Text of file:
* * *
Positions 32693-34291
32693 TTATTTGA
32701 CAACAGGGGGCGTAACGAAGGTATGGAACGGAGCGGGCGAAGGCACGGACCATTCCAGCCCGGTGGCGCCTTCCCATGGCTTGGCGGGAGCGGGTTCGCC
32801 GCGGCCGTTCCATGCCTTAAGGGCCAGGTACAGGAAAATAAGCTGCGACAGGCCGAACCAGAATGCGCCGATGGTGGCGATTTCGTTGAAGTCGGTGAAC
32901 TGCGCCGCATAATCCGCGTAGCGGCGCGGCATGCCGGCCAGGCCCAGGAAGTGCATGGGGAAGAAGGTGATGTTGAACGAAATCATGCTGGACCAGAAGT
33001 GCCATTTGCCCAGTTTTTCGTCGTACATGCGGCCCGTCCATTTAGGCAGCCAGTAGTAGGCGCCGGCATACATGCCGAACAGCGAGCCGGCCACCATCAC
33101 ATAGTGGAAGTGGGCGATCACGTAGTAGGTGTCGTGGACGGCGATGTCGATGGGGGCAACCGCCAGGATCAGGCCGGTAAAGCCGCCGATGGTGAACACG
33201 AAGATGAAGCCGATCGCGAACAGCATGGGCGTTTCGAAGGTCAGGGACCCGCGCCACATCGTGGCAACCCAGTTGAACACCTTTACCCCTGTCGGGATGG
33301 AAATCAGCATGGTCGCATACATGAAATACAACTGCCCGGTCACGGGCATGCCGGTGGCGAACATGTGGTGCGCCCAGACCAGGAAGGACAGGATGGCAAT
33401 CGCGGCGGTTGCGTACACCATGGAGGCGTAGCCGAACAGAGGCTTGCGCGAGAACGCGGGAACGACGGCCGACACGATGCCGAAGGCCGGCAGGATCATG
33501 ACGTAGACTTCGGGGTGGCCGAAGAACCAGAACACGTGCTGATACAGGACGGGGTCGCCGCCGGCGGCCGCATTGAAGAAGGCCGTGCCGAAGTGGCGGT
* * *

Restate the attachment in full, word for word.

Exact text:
Positions 32693-34291
32693 TTATTTGA
32701 CAACAGGGGGCGTAACGAAGGTATGGAACGGAGCGGGCGAAGGCACGGACCATTCCAGCCCGGTGGCGCCTTCCCATGGCTTGGCGGGAGCGGGTTCGCC
32801 GCGGCCGTTCCATGCCTTAAGGGCCAGGTACAGGAAAATAAGCTGCGACAGGCCGAACCAGAATGCGCCGATGGTGGCGATTTCGTTGAAGTCGGTGAAC
32901 TGCGCCGCATAATCCGCGTAGCGGCGCGGCATGCCGGCCAGGCCCAGGAAGTGCATGGGGAAGAAGGTGATGTTGAACGAAATCATGCTGGACCAGAAGT
33001 GCCATTTGCCCAGTTTTTCGTCGTACATGCGGCCCGTCCATTTAGGCAGCCAGTAGTAGGCGCCGGCATACATGCCGAACAGCGAGCCGGCCACCATCAC
33101 ATAGTGGAAGTGGGCGATCACGTAGTAGGTGTCGTGGACGGCGATGTCGATGGGGGCAACCGCCAGGATCAGGCCGGTAAAGCCGCCGATGGTGAACACG
33201 AAGATGAAGCCGATCGCGAACAGCATGGGCGTTTCGAAGGTCAGGGACCCGCGCCACATCGTGGCAACCCAGTTGAACACCTTTACCCCTGTCGGGATGG
33301 AAATCAGCATGGTCGCATACATGAAATACAACTGCCCGGTCACGGGCATGCCGGTGGCGAACATGTGGTGCGCCCAGACCAGGAAGGACAGGATGGCAAT
33401 CGCGGCGGTTGCGTACACCATGGAGGCGTAGCCGAACAGAGGCTTGCGCGAGAACGCGGGAACGACGGCCGACACGATGCCGAAGGCCGGCAGGATCATG
33501 ACGTAGACTTCGGGGTGGCCGAAGAACCAGAACACGTGCTGATACAGGACGGGGTCGCCGCCGGCGGCCGCATTGAAGAAGGCCGTGCCGAAGTGGCGGT